Shoulder Safety Part 2: bony shoulder anatomy

Anders Hendricks, Aurora Sports Medicine Institute

Anders is a licensed athletic traininer at the Aurora Sports Medicine Institute in Burlington and at Badger High School in Lake Geneva.

The shoulder (glenohumeral joint) is very complicated.  It is comprised of three bones, the shoulder blade (scapula), collar bone (clavicle) and upper arm bone (humerus).  It is classified as a ball and socket joint (similar to the hip), but lacks the bony stability featured in the hip and other joints.  In fact, the shoulder joint is often compared to a golf ball resting on a tee, with the ball representing the head of the humerus and the tee representing the shoulder blade.  This depiction accurately shows how the shoulder sacrifices bony stability for exceptional range of motion.

The clavicle provides the shoulder with the only bony attachment to the rest of the body.  One end of the clavicle is attached to the breastbone (sternum), forming the sternoclavicular joint (SC joint), while the other end attaches to the scapula at the acromion process, forming the acromioclavicular joint (AC joint).

The scapula serves as a broad, flat origin for the muscles of the rotator cuff as well as an attachment site for other back and shoulder muscles.  The spine of the scapula eventually forms the acromion process, where the clavicle attaches.  Just underneath (inferior) to the acromion process is the subacromial space, an area where tendons from the rotator cuff cross the shoulder to insert on the humerus.  Just below that lies the glenoid fossa, where the humerus articulates.

The humerus attaches to the scapula at the glenoid fossa to make up the glenohumeral joint (GH joint).  This is the main joint associated with the shoulder complex.  The humerus features a greater and lesser tubercle, which serve as attachments for muscles of the upper arm.  The biceps tendon runs between the two tubercles, forming the biceptial groove.  The humerus features many muscular attachments, including the four muscles of the rotator cuff, pectorals, deltoid and other upper body muscles.  The biceps and triceps originate on the humerus and scapula and attach past the elbow joint.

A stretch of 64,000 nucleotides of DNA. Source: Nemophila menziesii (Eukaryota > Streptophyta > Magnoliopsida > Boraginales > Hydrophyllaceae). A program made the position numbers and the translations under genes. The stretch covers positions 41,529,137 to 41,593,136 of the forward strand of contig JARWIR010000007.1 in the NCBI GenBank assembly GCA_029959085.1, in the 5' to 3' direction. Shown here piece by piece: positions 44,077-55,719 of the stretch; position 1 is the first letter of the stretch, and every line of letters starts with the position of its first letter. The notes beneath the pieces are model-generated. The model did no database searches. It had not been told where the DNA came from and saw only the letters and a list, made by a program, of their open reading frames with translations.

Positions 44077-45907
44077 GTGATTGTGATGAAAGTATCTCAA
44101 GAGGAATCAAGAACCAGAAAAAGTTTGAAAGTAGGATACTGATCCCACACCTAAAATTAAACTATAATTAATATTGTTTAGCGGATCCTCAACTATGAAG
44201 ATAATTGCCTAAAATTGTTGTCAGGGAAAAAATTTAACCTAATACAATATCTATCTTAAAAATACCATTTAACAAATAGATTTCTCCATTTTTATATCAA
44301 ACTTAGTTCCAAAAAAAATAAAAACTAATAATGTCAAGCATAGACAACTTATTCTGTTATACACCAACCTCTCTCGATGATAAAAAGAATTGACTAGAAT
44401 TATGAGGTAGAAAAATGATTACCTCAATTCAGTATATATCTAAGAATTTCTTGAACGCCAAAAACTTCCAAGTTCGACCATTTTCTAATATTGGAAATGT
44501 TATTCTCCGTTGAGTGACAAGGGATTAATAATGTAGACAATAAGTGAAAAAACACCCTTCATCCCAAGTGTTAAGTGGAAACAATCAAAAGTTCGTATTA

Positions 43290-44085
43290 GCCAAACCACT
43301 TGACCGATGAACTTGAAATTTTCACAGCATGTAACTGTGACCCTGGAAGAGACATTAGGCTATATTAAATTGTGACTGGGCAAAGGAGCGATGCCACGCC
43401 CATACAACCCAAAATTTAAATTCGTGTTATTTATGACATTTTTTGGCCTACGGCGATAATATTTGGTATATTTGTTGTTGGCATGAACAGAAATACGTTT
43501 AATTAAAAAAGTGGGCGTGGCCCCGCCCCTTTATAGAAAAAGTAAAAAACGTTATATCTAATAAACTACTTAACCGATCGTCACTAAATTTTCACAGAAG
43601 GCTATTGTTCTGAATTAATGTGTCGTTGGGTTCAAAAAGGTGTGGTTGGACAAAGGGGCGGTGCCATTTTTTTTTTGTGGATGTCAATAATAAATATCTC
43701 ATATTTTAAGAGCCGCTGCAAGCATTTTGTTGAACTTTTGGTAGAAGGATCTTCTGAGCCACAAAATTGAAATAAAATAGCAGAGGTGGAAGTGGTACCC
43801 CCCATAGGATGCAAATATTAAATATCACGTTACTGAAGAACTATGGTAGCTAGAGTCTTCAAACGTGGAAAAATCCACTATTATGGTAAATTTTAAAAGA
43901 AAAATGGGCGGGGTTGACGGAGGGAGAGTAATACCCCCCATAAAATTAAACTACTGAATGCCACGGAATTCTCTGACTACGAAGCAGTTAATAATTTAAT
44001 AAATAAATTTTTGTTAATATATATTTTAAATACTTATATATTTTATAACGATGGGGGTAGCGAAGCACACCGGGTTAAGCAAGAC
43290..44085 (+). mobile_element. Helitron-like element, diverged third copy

The shoulder gains stability from three major ligaments (pictured in blue): the superior, middle, and inferior glenohumeral (GH) ligaments.  These GH ligaments start on the scapula and attach to the humerus and help to control motion at the shoulder as well as provide stability.  Additionally, the shoulder is further stabilized by the labrum (pictured in green), a thin, cartilaginous ring around the glenoid fossa, and the muscles of the rotator cuff.  Both the labrum and the rotator cuff will be described in further detail in future blog entries.

Knowledge of the bony anatomy of the shoulder is very important if one wishes to fully understand the shoulder joint and the injuries associated with it.  This knowledge allows a person to visualize the shoulder, and how different problems affect the glenohumeral joint.

As always, if readers have any questions or comments about this topic, or past and future topics, please feel free to email me at anders.hendricks@aurora.org.  Thanks a bunch!

Follow the new Shoulder Series with weekly updates here at our fitness blog!

Part 1: Shoulders: An Introduction

Don’t give up the sport — give up the pain! Visit the Aurora Sports Medicine Institute at 13 Wisconsin locations, visit our website, follow us on Facebook, browse our YouTube channel, or call our hotline at 1-800-219-7776.

Advertisements

About Anders Hendricks

Anders Hendricks is a Licensed Athletic Trainer for the Aurora Sports Medicine Institute in Burlington and at Badger High School in Lake Geneva. Anders studied Kinesiology and Athletic Training at the University of Wisconsin-Eau Claire, and has worked as an athletic trainer at the University of Wisconsin at Parkside. In the summer and fall, he enjoys following the Green Bay Packers and Milwaukee Brewers, and ice hockey and downhill skiing in the winter. Anders started blogging to give people a better understanding of what athletic training is, and how licensed athletic trainers help the patients of Aurora Health Care live well.
This entry was posted in Fitness Training 101, Injury Prevention, Shoulder Safety Series and tagged , , , , , , , , , , , , , , , , , , , , , , , , , , , , . Bookmark the permalink.

Leave a Reply

Fill in your details below or click an icon to log in:

WordPress.com Logo

You are commenting using your WordPress.com account. Log Out / Change )

Twitter picture

You are commenting using your Twitter account. Log Out / Change )

Facebook photo

You are commenting using your Facebook account. Log Out / Change )

Google+ photo

You are commenting using your Google+ account. Log Out / Change )

Connecting to %s